Life with teens is sometimes hard, as many parents with teens know. They are growing into whatever person they wish, they have new opinions, and a new sense of style that can be hard to embrace. But none the less, I support my teen’s decisions . . . most of the time. (I’m working on it.)
That being said, keeping Valentine’s Day crafts and traditions is sometimes hard to do when your teens think some of those traditions are too “cringy.” When they say “cringy,” they mean embarrassing. So when I noticed the Valentine’s Day things being displayed during a recent grocery trip, I was excited, as was my eight-year-old child. I rushed over to collect the square boxes filled with stickers, pencils, and notes of friendship.
I rifled through the various princess, fairy tale characters, and candy valentines pulling out a couple for my older kids to choose from. I was greeted with a what-are-you-doing stare from my teens. My smile quickly turned to confusion.
My oldest told me that people don’t hand those out, but she would use them if I wanted her to. My son is homeschooled, and when I told him he could mail them to his friends, he shook his head, and that was the end of that. I still bought the ones my youngest wanted as well as a couple of other boxes, just in case.
On our way home, I told my teens I hope they accept the small bear we give them every year. They both said yes because it was a gift from us. I told them I realized it’s probably uncool that their mom and dad give them these little items, but when they get older they would probably appreciate the gifts in hindsight.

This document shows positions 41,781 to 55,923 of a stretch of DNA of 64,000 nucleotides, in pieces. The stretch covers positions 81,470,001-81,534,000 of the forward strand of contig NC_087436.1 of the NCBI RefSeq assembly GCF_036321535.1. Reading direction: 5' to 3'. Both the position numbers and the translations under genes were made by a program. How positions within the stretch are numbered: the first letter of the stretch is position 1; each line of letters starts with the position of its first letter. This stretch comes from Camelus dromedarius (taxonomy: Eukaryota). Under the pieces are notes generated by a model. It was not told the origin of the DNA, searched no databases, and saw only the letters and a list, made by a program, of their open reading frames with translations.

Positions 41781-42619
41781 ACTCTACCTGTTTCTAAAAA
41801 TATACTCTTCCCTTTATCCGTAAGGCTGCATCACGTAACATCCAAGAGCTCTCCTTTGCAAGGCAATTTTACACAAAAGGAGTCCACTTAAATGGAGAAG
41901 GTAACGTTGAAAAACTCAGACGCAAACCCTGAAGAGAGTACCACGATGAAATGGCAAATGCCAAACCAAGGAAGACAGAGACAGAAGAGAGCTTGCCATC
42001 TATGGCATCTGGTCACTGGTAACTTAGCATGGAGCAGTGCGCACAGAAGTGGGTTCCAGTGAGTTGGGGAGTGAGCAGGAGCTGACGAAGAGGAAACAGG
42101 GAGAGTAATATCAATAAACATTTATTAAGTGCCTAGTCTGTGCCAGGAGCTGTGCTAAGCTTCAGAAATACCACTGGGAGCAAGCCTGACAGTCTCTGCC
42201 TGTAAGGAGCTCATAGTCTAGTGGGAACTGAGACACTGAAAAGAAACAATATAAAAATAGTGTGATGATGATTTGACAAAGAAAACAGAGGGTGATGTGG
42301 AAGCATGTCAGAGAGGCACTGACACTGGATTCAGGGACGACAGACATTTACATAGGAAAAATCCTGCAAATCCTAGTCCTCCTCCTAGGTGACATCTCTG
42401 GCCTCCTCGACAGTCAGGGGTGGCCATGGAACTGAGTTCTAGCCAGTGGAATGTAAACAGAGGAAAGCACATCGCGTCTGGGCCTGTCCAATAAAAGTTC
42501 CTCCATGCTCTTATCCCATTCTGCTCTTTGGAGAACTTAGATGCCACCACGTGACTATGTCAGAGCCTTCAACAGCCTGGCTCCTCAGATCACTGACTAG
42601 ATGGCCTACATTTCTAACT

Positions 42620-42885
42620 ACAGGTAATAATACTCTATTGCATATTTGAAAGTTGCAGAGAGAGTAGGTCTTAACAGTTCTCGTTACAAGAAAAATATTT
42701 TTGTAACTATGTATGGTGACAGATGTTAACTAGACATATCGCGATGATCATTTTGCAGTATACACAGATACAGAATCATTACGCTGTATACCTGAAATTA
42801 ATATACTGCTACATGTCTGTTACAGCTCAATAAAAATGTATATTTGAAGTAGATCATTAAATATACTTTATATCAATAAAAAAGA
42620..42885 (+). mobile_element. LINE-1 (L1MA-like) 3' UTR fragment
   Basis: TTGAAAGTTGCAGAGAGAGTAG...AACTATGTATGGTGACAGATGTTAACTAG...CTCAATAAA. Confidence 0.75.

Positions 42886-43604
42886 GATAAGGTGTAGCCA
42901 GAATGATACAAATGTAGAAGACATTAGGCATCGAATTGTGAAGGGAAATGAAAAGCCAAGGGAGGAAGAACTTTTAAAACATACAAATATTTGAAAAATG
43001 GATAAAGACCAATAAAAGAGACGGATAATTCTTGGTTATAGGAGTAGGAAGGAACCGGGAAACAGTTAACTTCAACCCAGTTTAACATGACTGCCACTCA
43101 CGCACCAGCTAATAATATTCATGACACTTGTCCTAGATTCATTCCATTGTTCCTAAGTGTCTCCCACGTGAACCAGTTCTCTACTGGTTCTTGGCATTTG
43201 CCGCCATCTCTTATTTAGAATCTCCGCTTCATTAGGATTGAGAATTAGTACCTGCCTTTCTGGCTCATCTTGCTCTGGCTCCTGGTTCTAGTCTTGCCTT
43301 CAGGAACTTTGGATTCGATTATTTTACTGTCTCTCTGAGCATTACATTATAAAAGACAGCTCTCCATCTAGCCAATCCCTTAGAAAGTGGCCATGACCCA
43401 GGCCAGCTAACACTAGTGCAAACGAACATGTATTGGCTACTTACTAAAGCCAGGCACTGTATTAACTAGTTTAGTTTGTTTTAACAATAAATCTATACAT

Recalling my own teenage years, the only thing I cared about on Valentine’s Day was the candy and hopefully getting a rose from my crush.
I put the valentines boxes away and told my teens they have the option to pass them out to their friends if they wanted. Later that night, my oldest daughter told me, “Sometimes all we want you to do is ask us our opinion on things like celebrating Valentine’s Day. I know we are growing into young adults, but sometimes we feel left out. Like when you get something cute for the younger kids but never ask us if we want it, too. We may act like we don’t want anything, but sometimes we feel like we are pushed aside because of our age.”
I told her I would work more on realizing her desire to be her own person. I asked her opinion on things like traditions or celebrations. Even though I want my teens to stay those five- and six-year-old’s chasing each other around the yard, fingers sticky from melted popsicles, innocent and free, I know they can’t.
But on days like Valentine’s Day, they can deal with the “cringy” note or the little bear we give them each year. Because just for that moment that smile is worth being called “cringy.”